# " There is not the slightest indication that nuclear energy will ever be obtainable. It would mean that the atom would have to be shattered at will. " 
Albert Einstein, 1932. 

# " The energy produced by the breaking down of the atom is a very poor kind of thing. Anyone who expects a source of power from the transformation of these atoms is talking moonshine. " 
Ernest Rutherford, shortly after splitting the atom for the first time. 

# " Atomic energy might be as good as our present-day explosives, but it is unlikely to produce anything very much more dangerous. " 
Winston Churchill, British Prime Minister, 1939. 

# " That is the biggest fool thing we have ever done [research on]... The bomb will never go off, and I speak as an expert in explosives. "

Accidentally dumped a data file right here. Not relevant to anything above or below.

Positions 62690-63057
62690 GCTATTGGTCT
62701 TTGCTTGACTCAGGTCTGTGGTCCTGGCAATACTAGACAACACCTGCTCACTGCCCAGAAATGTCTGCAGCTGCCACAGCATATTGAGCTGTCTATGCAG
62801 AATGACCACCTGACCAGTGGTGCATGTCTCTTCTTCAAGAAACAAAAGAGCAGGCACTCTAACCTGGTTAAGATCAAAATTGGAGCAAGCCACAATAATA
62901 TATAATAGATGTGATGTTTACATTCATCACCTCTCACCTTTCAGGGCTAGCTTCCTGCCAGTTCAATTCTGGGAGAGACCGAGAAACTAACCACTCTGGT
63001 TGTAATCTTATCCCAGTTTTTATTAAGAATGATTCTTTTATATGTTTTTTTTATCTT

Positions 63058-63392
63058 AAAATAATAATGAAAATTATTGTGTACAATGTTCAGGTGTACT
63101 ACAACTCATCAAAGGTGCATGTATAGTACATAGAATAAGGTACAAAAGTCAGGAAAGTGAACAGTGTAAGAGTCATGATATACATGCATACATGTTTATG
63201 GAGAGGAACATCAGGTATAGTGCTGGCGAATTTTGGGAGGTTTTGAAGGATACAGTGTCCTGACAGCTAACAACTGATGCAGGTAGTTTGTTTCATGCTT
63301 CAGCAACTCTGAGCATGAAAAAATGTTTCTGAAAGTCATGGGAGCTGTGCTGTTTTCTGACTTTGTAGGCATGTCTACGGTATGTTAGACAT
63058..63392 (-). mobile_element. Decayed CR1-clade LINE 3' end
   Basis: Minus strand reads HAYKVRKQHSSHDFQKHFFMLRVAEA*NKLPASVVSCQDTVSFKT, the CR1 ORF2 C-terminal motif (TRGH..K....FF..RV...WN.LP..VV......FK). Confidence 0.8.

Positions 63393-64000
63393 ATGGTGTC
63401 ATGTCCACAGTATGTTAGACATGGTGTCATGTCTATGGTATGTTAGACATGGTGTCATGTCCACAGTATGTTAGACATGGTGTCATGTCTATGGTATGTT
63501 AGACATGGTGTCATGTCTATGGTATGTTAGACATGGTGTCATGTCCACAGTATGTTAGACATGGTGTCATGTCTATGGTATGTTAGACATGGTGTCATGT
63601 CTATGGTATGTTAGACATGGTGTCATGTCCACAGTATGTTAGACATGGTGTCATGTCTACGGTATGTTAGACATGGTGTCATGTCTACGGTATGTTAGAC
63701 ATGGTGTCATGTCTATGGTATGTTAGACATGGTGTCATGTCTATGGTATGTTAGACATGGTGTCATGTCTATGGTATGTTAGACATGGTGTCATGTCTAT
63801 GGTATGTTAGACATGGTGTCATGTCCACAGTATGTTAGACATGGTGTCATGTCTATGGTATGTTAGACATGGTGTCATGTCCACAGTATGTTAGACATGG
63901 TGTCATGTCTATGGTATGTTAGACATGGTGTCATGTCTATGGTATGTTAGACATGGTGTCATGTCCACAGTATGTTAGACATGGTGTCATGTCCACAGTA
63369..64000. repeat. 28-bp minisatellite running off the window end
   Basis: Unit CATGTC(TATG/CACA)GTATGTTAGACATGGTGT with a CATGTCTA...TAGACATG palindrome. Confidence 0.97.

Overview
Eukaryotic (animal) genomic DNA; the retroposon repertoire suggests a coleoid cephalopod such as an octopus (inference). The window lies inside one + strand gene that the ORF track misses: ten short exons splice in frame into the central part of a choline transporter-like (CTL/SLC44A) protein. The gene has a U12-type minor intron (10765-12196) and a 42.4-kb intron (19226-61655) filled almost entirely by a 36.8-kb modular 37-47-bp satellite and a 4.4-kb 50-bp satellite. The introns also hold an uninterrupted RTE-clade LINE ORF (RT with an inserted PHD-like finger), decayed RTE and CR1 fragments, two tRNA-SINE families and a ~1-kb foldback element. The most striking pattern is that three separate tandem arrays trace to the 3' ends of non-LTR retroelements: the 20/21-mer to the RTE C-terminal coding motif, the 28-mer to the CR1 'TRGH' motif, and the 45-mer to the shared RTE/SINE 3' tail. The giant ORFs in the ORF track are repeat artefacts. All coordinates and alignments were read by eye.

Admiral William D. Leahy, U.S. Admiral working in the U.S. Atomic Bomb Project, advising President Truman on atomic weaponry, 1944. 

# " Nuclear-powered vacuum cleaners will probably be a reality in 10 years. " Alex Lewyt, president of vacuum cleaner company Lewyt Corp., in the New York Times in 1955. 

# " The basic questions of design, material and shielding, in combining a nuclear reactor with a home boiler and cooling unit, no longer are problems... The system would heat and cool a home, provide unlimited household hot water, and melt the snow from sidewalks and driveways. All that could be done for six years on a single charge of fissionable material costing about $300. " 
–- Robert Ferry, executive of the U.S. Institute of Boiler and Radiator Manufacturers, 1955. 


        

Films


# " The cinema is little more than a fad. It's canned drama. What audiences really want to see is flesh and blood on the stage."